The European Space Agency’s Rosetta mission will end Sept. 30 with a dicey descent to the core of comet 67P/Churyumov-Gerasimenko, a risky, but potentially rewarding finale punctuated by commands to automatically safe the probe’s rocket thrusters and turn off its radio transmitter.
The landing at the end of September will conclude nearly 26 months of research since Rosetta arrived at the previously-unexplored world, wrapping up the most extensive survey ever made at a comet.
Since Rosetta arrived at comet 67P in August 2014, the spacecraft has watched the dark, craggy world erupt in activity — plumes, jets and massive discharges of gas and dust — as it cruised into the inner solar system, reaching a point 115 million miles (186 million kilometers) from the sun on Aug. 13, 2015, where sunlight and temperatures reached their peak.
Rosetta dropped the Philae spacecraft to the comet’s surface in November 2014, dispatching the piggyback probe to the first landing on a comet in history.
Comet 67P is now on the outbound leg of its nearly 6.6-year orbit, heading for the cold, dim reaches of the outer solar system beyond the orbit of Jupiter.
At such distances, Rosetta’s solar panels will be unable generate enough electricity to keep the spacecraft operating, and the robot is unlikely to survive a second stint in hibernation, ESA officials said. Ground controllers put Rosetta to sleep for part of its 10-year journey to comet 67P, but the craft never ventured as far from the sun as it will in the coming years.
“We’re trying to squeeze as many observations in as possible before we run out of solar power,” said Matt Taylor, ESA’s Rosetta project scientist. “30 September will mark the end of spacecraft operations, but the beginning of the phase where the full focus of the teams will be on science. That is what the Rosetta mission was launched for and we have years of work ahead of us, thoroughly analysing its data.”
Rosetta launched more than 12 years ago, on March 2, 2004, and is currently in an extended mission phase. The aging probe completed all its primary objectives last year.
Managers decided more than a year ago to end Rosetta’s mission with a landing attempt, and meetings in recent weeks have nailed down some details of the descent and set Sept. 30 as the official target date.
Rosetta’s maneuvering thrusters will begin changing the spacecraft’s path around comet 67P in August to set up for the landing, placing the probe in a series of elliptical orbits that take it ever-closer to the comet’s nucleus, officials said.
“Planning this phase is in fact far more complex than it was for Philae’s landing,” said Sylvain Lodiot, ESA’s Rosetta spacecraft operations manager. “The last six weeks will be particularly challenging as we fly eccentric orbits around the comet – in many ways this will be even riskier than the final descent itself.”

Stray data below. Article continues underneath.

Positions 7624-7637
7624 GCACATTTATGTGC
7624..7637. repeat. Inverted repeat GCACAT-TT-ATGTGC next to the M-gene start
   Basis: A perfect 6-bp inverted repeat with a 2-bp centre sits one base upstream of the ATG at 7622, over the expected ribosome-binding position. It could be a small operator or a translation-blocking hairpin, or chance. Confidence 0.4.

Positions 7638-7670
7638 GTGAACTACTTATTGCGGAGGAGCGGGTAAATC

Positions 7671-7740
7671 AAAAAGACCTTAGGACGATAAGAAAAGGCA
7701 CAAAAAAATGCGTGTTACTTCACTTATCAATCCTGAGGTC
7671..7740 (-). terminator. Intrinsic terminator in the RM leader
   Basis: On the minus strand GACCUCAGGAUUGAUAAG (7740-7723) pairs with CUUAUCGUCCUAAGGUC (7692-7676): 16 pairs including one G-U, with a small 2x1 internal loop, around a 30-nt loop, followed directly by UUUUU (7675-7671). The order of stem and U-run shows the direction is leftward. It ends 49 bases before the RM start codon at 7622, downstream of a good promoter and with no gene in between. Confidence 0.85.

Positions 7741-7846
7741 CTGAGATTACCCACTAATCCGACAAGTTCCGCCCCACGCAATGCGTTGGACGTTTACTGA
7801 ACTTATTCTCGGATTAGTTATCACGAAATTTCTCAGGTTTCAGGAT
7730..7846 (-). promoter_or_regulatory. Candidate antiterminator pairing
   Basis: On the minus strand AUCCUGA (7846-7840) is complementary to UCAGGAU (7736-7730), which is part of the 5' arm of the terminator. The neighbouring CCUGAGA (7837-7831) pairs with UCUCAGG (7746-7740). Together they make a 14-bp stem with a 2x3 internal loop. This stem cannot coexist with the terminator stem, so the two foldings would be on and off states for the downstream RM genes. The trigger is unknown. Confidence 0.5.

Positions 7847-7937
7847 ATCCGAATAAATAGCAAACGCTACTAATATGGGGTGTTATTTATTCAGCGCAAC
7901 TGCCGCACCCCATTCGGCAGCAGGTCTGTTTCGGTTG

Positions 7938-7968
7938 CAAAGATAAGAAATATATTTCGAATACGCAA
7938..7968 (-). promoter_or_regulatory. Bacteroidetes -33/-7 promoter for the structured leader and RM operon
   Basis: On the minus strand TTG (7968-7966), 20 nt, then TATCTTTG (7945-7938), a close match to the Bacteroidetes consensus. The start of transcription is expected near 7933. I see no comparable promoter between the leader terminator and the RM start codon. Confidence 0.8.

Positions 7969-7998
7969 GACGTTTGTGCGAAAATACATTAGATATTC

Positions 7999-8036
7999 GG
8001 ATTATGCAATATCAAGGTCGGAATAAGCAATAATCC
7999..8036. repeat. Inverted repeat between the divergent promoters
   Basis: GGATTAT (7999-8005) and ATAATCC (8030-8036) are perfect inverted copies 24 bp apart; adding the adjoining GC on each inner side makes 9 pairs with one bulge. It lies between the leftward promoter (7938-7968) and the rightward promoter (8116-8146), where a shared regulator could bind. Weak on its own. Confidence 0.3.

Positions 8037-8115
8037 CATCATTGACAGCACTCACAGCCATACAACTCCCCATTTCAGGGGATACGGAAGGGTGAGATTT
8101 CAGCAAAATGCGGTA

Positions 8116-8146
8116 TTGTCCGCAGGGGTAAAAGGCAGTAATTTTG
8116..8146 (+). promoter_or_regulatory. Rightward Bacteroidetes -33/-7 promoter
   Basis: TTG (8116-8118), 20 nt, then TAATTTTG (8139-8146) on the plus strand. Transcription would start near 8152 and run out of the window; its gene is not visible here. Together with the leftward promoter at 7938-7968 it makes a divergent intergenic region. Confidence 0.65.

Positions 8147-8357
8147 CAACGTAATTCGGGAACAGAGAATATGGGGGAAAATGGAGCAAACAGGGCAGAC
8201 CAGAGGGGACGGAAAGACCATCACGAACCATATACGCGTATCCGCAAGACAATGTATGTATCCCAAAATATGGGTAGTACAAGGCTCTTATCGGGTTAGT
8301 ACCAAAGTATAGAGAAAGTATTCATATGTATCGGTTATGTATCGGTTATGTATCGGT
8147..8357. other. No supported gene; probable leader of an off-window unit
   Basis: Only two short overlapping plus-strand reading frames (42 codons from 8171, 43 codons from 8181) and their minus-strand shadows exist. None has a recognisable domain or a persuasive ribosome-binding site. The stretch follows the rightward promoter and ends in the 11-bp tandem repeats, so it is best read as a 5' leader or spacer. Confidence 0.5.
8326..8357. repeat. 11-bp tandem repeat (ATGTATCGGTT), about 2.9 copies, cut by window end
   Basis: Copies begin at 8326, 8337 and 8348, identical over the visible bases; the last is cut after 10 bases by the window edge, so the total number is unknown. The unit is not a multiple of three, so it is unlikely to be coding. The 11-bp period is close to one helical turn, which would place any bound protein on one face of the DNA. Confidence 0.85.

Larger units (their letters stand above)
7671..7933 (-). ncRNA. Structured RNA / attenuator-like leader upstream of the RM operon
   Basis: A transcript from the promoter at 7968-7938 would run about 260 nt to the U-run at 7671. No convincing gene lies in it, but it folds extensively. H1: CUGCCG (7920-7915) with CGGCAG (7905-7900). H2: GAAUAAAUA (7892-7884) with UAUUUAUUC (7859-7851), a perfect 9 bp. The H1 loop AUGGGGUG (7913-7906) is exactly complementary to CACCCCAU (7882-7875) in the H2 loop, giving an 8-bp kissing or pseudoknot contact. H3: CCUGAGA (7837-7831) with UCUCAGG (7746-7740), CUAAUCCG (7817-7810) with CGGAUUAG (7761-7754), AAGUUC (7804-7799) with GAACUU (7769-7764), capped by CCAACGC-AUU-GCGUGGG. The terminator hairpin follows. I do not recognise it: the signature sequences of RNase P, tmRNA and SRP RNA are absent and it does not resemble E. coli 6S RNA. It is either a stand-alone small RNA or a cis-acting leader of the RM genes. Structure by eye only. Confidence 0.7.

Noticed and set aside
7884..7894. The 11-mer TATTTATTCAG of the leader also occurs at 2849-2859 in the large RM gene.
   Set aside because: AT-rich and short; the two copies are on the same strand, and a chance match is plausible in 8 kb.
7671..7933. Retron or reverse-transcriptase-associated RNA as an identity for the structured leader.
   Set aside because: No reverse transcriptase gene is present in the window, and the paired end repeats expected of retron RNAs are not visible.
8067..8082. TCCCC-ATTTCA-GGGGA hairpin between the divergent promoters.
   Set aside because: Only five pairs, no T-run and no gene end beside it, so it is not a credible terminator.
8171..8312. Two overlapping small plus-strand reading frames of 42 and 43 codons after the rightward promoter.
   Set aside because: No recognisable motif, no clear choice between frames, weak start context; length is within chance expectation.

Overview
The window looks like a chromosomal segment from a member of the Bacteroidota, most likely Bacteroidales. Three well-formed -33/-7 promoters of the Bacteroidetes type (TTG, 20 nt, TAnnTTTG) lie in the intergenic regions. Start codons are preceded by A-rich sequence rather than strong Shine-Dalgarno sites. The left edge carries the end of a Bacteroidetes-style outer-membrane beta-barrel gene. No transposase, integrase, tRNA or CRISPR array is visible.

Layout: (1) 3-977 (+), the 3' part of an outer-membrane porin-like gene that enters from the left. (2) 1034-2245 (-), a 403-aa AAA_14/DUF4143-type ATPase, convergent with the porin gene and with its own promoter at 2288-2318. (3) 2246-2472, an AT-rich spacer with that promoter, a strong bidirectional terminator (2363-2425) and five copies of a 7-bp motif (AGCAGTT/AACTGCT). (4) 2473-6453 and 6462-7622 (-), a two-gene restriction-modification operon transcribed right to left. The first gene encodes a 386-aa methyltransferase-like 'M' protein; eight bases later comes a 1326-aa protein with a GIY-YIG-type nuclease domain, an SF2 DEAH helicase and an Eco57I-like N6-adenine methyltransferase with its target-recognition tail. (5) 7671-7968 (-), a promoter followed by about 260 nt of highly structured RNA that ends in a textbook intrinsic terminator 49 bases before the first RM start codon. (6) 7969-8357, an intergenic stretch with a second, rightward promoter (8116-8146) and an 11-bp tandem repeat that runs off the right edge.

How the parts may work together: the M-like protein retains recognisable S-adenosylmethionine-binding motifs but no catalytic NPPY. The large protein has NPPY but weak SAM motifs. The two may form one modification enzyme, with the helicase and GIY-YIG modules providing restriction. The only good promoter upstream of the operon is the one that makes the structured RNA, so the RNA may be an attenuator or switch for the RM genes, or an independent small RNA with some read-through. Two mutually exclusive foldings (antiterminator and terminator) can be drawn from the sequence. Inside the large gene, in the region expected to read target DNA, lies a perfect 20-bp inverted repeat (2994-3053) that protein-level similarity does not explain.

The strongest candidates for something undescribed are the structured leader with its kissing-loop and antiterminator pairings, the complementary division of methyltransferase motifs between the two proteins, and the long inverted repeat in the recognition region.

Perils awaiting Rosetta include the comet’s lumpy gravity field, which could drive the spacecraft off course, and dust grains streaming away from the nucleus that could disrupt the orbiter’s navigation cameras, confusing the particles for stars used as pointing references.
“The closer we get to the comet, the more influence its non-uniform gravity will have, requiring us to have more control on the trajectory, and therefore more maneuvers – our planning cycles will have to be executed on much shorter timescales,” Lodiot said in a statement.
A navigation error triggered by dust put the spacecraft into safe mode last month just 3 miles, or 5 kilometers, from the comet.
“Although we’ll do the best job possible to keep Rosetta safe until then, we know from our experience of nearly two years at the comet that things may not go quite as we plan and, as always, we have to be prepared for the unexpected,” said Patrick Martin, ESA’s Rosetta mission manager.
The uneven gravity field around comet 67P keeps Rosetta from attaining a stable circular orbit, with the nucleus tugging on the spacecraft more or less depending on the probe’s exact location relative to the comet. That will keep navigators on edge at at the European Space Operations Center in Darmstadt, Germany.
“This is the ultimate challenge for our teams and for our spacecraft, and it will be a very fitting way to end the incredible and successful Rosetta mission,” Marin said.
A final rocket firing about 12 hours before landing will set Rosetta on a course for a controlled impact with the comet. Scientists and engineers in charge of the mission have not selected a specific touchdown zone yet, but they expect Rosetta to return close-ups with inch-scale resolution.
Rosetta will hit the comet’s surface at about 1.1 mph, or 50 centimeters per second, roughly half of the landing speed of Philae.
But Philae carried a landing gear, and Rosetta was never designed to survive such a maneuver. With solar panels stretching 105 feet (32 meters) tip-to-tip, longer than a basketball court, the mothership carries a dish-shaped antenna, scientific instruments and a propulsion system optimized for flight in deep space.
The safing procedures will kick in at the moment of touchdown, ESA officials said, to keep Rosetta from unexpectedly moving and contaminating the comet with rocket exhaust. Rosetta’s transmitter will go silent to avoid interfering with radio communications with other deep space missions.
The only way to reliably turn off the transmitter is to pre-program Rosetta to switch off on impact, rather than counting on the spacecraft to survive the landing, officials said.
Scientists would be unable to communicate with Rosetta for long anyway, even if its antenna somehow remained pointed at Earth. The comet rotates every 12 hours, and Rosetta will quickly disappear from view.
Data returned from the Philae lander beamed back to Earth via a relay from the Rosetta orbiter, an asset no longer available after the Sept. 30 descent.
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